Subject: Re: SIGSEGV error when using big float matrix under pvm
To: der Mouse <mouse@Rodents.Montreal.QC.CA>
From: Andrew Reilly <>
List: current-users
Date: 05/19/1997 10:39:31
On Sat, May 17, 1997 at 01:09:53PM -0400, der Mouse wrote:
> This really is a C question, not a NetBSD question, but oh well.

This even more so...  Tell me to go away if you feel it's
not relevant...

> malloc().  calloc() is not correct for floats; all-0-bits (which is
> what calloc gives you) may be nonzero; it may not even be a valid float
> at all.  (Of course, you can use calloc() if you like; you just have to
> treat the memory more or less as uninitialized, so the only difference
> is that calloc performs more work for no benefit, compared to malloc.)

Well, I agree that using malloc is better since you probably
don't want the zeros anyway, but I'm pretty sure that IEEE
floats are organised so that binary zero is float and double
zero too.  I doubt whether there are any machines that
support NetBSD that don't have IEEE floats.  (Vax maybe?  Is
that port running?)

> > but I dont know how to malloc multidimentional arrays offhand
> You allocate an array of arrays (which is what a "multidimensional"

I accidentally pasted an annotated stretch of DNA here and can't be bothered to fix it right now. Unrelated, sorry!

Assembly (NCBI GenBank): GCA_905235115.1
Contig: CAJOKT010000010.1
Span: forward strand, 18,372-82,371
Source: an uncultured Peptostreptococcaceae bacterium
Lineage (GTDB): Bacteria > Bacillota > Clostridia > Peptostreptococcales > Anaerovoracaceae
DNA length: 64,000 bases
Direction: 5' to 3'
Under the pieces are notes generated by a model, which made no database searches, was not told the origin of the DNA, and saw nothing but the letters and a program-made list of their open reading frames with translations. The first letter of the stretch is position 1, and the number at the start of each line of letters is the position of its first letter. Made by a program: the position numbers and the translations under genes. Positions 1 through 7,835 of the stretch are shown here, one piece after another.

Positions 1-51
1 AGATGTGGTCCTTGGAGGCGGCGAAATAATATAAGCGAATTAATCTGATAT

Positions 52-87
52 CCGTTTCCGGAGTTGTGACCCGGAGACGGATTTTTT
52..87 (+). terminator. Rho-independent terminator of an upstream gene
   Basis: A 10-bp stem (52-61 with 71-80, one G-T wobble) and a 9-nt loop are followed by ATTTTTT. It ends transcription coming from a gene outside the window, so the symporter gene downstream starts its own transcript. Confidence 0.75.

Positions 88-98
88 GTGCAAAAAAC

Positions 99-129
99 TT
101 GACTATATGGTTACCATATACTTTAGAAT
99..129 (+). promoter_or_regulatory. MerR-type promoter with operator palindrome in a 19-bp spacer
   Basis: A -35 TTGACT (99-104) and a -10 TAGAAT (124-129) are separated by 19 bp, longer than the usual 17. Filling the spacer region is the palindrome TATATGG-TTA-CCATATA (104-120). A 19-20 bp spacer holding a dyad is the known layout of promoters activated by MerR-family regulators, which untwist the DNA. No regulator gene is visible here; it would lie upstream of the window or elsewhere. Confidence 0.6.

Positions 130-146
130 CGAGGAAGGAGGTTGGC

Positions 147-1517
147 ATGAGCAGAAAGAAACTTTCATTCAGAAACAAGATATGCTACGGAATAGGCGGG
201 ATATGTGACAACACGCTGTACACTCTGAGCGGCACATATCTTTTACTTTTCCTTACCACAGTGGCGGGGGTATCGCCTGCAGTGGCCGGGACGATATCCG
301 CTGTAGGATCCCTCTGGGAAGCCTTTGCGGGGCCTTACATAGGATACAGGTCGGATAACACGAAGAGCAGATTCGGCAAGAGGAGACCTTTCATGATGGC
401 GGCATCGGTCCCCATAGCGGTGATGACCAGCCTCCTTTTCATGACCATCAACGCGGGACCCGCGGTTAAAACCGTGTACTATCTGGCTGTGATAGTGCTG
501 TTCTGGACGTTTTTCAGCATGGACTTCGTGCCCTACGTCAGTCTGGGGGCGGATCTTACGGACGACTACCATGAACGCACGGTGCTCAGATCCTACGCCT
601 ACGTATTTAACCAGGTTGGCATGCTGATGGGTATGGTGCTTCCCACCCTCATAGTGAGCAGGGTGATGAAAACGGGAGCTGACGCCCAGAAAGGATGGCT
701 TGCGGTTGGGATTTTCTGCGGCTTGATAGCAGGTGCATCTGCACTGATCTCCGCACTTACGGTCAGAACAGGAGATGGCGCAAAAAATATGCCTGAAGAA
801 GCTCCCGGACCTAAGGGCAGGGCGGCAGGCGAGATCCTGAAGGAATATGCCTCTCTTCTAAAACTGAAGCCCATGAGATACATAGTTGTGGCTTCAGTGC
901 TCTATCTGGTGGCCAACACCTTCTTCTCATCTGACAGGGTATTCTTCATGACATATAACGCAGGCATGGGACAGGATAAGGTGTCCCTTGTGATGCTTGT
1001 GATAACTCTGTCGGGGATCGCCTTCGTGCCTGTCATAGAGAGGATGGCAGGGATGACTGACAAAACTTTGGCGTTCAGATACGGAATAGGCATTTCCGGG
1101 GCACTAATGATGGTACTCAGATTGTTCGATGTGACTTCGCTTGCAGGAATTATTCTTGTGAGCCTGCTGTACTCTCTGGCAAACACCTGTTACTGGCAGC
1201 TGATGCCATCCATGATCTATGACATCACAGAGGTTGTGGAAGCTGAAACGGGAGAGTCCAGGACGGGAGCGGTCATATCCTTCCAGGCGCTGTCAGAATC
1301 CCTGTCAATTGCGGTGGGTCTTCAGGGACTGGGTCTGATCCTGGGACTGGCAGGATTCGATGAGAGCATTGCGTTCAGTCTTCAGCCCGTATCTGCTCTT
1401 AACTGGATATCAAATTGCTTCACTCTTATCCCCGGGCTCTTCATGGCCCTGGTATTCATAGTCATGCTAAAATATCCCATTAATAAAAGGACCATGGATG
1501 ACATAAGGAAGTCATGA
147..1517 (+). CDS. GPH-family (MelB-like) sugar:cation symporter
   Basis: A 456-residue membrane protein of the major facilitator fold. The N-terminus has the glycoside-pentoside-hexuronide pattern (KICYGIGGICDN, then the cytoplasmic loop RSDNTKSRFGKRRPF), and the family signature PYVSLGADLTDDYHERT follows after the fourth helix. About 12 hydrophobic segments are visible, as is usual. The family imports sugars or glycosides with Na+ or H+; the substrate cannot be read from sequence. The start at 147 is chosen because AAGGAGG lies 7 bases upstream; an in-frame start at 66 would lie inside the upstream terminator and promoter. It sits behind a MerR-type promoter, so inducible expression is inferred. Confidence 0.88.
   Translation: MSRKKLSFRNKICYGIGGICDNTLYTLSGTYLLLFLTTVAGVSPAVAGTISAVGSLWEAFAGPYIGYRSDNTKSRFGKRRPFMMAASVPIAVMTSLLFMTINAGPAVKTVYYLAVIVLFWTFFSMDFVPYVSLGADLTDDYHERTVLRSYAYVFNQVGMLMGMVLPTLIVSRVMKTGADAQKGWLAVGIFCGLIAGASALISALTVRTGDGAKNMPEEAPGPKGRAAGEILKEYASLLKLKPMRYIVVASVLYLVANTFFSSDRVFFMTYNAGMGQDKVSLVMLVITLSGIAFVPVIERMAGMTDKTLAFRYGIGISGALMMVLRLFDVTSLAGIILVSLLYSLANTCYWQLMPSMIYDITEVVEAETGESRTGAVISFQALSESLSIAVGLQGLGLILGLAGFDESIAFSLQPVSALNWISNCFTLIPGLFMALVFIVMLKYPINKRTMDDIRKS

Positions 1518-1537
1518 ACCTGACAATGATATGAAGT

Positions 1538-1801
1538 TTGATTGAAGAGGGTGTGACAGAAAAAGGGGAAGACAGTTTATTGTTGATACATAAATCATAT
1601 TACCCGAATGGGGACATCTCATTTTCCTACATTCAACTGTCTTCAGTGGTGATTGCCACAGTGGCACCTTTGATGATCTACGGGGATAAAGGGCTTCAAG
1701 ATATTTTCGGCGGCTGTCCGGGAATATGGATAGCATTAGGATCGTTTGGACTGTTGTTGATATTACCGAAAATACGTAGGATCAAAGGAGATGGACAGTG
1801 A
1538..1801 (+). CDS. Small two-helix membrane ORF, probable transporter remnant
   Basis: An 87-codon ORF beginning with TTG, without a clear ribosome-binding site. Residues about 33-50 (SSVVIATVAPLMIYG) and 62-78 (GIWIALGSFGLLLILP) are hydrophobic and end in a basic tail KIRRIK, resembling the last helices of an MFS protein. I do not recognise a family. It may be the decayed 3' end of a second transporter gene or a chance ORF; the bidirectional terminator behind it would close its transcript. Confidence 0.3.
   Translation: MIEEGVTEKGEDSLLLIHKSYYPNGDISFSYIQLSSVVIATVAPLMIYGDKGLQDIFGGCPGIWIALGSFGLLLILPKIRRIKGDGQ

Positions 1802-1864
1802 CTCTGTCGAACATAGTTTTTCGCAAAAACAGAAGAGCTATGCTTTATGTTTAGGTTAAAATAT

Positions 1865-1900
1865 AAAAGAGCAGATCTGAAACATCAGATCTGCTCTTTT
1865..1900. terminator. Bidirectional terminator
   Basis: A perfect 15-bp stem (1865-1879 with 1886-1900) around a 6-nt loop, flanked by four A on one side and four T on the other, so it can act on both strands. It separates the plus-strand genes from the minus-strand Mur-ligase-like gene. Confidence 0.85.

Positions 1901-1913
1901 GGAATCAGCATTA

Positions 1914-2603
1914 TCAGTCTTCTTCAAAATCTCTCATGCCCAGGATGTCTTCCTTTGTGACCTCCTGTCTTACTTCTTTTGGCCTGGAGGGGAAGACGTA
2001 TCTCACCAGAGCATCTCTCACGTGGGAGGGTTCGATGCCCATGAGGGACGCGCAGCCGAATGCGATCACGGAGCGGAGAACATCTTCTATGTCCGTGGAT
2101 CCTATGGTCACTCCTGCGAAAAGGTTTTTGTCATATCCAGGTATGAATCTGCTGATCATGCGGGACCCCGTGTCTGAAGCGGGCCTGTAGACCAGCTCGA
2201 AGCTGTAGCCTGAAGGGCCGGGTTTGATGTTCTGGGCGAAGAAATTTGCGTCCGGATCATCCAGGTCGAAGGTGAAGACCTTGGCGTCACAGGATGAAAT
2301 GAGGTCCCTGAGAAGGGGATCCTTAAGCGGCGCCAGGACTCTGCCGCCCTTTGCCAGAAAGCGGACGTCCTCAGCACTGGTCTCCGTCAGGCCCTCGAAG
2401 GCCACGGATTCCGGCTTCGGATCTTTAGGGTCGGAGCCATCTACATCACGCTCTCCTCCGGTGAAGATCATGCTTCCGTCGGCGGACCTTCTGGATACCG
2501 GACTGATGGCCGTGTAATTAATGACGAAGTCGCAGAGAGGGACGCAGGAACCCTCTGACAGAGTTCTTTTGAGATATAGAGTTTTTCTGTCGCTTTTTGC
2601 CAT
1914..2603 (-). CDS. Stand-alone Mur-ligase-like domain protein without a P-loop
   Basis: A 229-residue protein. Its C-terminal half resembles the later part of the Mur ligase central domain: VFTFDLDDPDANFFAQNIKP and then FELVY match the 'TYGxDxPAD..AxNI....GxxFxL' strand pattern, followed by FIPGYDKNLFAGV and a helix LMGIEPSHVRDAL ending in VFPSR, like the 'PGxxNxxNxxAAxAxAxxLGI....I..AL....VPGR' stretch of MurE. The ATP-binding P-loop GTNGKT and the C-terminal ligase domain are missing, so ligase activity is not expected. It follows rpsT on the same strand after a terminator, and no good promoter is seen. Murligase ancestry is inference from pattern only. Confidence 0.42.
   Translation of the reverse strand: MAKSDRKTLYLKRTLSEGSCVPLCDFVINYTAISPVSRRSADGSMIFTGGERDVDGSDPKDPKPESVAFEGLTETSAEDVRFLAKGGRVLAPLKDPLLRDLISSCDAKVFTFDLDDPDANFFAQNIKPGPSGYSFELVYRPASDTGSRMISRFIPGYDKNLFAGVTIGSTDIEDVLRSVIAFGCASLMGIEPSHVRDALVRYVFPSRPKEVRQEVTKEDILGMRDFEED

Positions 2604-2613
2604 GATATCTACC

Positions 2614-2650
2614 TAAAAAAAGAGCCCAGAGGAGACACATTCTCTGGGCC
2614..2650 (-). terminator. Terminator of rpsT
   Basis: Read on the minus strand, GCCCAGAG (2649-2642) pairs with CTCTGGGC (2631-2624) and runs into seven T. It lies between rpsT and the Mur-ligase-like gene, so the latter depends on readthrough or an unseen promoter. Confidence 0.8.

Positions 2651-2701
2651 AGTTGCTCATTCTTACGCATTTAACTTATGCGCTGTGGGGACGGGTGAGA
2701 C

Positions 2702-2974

> array in C actually is) the same way you allocate an array of anything
> else:

If you're trying to do any serious math, that is NOT the way
you want to do it: it's just too inefficient.  C doesn't
have good multi-dimensional matrix support, so you just have
to grin and bear it.  The "right way" to do it is

float *M = (float *)malloc(x_size * y_size * sizeof(float));

and you have to do your indexing as

	float a_x_y = M[y * x_size + x];

and trust your compiler to do as much common sub-expression
hoisting and strength reduction as it can.

Using arrays of arrays may let you use the indexing syntax,
but it costs you an extra, usually non-cacheable, usually
pipeline stalling memory reference for every element.  The
index math is going to be much faster on a modern processor,
and will usually go away altogether with a good compiler.


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